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David Jones (DJS)

David Jones (DJS)

David Jones is a world-class department store with a corner-shop share price.

We all know retailers are doing it tough, with consumers worried about interest rates, electricity and petrol prices. Christmas is easily the most important quarter for David Jones, when nearly one-third of its sales are rung up. But the purveyor of numerous high-quality brands is understandably nervous about whether its customers will venture beyond discount department stores this year.

Sagging sales are the fundamental problem. The company does not expect an improvement on the May to July quarter, when sales declined by about 10 per cent on the same period last year. On that basis, it hopes the first-half net profit, including the Christmas period, will be down by only 15 per cent to 20 per cent on last year.

Even then, that guidance is inclusive of the freshly refurbished stores at Chadstone and Warringah Mall contributing a standard lift in sales.

In 2008, David Jones was in the midst of a nine-year run of sales growth. A strategic plan was set out for the next five years that envisaged up to 10 per cent growth in after-tax profits, driven by lower running costs supplemented by up to eight new stores, 14 refurbishments and a new financial services model.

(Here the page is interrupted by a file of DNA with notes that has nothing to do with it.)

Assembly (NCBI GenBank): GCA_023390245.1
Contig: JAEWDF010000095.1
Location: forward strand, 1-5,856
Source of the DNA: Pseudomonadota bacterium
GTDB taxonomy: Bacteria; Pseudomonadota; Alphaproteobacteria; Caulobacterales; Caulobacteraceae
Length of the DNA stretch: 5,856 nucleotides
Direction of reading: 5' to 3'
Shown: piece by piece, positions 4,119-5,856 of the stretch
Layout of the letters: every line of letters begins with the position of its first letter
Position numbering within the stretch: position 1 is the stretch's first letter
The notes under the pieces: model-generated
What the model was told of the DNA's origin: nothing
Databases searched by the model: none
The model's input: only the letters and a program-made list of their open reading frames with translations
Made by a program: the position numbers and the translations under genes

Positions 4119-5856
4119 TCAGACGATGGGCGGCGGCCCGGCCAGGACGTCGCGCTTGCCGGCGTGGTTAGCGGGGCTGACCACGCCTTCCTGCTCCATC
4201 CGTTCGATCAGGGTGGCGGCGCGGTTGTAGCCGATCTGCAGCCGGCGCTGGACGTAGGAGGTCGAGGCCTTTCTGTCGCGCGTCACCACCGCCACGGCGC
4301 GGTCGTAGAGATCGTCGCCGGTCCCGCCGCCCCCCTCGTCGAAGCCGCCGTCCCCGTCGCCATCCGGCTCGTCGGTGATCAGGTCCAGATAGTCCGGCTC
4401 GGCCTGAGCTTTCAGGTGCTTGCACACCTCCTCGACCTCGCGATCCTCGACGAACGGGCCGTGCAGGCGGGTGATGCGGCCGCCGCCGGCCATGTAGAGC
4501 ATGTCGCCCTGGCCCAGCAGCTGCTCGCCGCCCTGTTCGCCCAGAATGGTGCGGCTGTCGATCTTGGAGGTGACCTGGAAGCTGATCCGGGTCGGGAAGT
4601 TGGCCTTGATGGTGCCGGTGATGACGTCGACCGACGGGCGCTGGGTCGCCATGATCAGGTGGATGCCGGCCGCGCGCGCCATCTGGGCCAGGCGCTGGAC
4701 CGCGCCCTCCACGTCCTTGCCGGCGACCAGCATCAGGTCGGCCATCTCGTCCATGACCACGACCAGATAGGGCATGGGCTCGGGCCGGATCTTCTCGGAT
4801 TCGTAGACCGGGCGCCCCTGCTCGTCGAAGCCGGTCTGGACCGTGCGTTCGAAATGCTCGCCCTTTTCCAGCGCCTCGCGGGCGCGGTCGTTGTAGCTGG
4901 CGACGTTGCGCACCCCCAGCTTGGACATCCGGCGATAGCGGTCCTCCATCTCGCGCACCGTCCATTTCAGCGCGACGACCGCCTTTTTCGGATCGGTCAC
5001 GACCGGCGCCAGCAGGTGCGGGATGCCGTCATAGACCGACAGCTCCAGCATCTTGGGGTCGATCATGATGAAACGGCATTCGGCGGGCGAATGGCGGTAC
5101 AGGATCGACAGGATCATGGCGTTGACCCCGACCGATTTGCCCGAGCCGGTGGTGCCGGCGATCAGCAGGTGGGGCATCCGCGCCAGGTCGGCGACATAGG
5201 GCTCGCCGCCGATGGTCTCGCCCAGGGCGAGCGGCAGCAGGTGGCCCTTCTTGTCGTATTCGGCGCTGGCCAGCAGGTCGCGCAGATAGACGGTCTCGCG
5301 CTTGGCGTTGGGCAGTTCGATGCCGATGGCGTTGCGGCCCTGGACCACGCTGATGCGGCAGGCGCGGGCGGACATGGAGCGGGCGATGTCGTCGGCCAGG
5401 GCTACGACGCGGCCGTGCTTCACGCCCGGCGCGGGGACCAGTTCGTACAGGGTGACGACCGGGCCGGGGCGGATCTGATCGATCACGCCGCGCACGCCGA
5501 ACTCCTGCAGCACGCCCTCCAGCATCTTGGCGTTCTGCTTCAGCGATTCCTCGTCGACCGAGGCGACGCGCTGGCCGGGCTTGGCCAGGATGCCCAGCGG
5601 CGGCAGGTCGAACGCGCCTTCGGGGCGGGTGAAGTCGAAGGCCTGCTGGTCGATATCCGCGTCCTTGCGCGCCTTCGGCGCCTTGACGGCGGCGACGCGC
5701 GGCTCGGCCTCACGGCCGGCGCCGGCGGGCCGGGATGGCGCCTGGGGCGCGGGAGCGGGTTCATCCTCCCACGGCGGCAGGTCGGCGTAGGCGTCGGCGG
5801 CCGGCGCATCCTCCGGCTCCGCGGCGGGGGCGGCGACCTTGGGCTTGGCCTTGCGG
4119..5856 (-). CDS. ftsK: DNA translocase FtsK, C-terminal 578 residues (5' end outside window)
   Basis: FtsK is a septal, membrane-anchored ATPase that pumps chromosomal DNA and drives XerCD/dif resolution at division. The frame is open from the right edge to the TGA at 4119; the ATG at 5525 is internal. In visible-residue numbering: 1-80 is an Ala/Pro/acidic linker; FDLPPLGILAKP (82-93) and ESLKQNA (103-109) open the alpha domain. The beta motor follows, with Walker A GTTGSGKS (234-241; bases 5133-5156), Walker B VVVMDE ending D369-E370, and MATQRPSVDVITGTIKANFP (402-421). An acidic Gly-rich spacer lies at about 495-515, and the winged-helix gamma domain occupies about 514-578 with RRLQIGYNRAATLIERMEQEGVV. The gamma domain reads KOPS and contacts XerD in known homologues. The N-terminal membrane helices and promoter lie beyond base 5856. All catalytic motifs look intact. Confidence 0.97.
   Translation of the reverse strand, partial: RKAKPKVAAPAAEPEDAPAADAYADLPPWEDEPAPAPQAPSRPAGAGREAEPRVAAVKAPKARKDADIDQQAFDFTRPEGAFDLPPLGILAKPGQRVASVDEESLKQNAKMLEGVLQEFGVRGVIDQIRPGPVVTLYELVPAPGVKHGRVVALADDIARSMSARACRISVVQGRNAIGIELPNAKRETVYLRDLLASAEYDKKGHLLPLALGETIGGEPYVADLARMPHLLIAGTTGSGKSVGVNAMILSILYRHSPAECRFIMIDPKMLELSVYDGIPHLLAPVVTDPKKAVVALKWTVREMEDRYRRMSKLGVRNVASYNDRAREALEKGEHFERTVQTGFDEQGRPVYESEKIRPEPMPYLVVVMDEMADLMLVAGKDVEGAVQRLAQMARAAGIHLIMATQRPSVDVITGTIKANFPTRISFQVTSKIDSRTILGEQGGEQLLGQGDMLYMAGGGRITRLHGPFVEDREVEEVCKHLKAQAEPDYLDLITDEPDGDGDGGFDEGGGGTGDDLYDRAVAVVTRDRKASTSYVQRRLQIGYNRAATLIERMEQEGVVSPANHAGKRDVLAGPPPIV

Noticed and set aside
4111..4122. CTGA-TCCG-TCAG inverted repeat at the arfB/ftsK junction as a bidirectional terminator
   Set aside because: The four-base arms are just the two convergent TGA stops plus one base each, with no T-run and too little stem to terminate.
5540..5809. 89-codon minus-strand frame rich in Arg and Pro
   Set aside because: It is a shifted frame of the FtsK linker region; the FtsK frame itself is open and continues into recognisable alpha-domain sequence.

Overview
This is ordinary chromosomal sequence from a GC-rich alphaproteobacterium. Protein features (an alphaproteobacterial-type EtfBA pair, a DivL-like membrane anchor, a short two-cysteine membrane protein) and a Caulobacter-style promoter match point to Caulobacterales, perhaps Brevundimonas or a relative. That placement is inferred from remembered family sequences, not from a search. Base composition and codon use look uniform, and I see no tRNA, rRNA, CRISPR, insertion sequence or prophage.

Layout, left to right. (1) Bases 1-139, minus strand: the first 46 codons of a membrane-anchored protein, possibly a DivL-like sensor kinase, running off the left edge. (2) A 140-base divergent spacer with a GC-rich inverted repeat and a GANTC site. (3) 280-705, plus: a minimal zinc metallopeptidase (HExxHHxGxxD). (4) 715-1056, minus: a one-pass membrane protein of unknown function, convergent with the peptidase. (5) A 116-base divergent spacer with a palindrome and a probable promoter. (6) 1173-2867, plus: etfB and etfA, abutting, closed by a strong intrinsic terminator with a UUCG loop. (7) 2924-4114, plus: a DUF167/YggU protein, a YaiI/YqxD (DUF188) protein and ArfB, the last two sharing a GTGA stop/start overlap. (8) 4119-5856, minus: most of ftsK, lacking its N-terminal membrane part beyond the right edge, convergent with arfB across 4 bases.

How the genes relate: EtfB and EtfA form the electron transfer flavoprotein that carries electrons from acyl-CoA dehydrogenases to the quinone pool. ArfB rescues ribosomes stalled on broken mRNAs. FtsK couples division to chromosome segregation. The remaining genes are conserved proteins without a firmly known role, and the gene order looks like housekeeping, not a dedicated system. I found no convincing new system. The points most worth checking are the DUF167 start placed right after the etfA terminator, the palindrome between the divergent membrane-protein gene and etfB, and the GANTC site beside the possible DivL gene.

Now, chief executive officer Paul Zahra is working on the next plan, which we imagine might look more modest, given the sombre outlook for consumer spending. He will unveil the new plan next year.


David Jones is most often compared to Myer, as a department store and as an investment. But it has differentiated itself by loading up on exclusive brands and targeting a wealthier demographic. The investment metrics of both companies are similar, with barely $5 million separating the net after-tax profit of each this year. In better times, David Jones is worth much more than its present share price of about $2.79. Right now, we prefer Myer for the continuing improvement in its profitability.

Greg Fraser is an analyst at Fat Prophets.


In last week's tables for online savings accounts, the introductory bonus rate for Westpac's Reward product was incorrect. The rate is 6 per cent.

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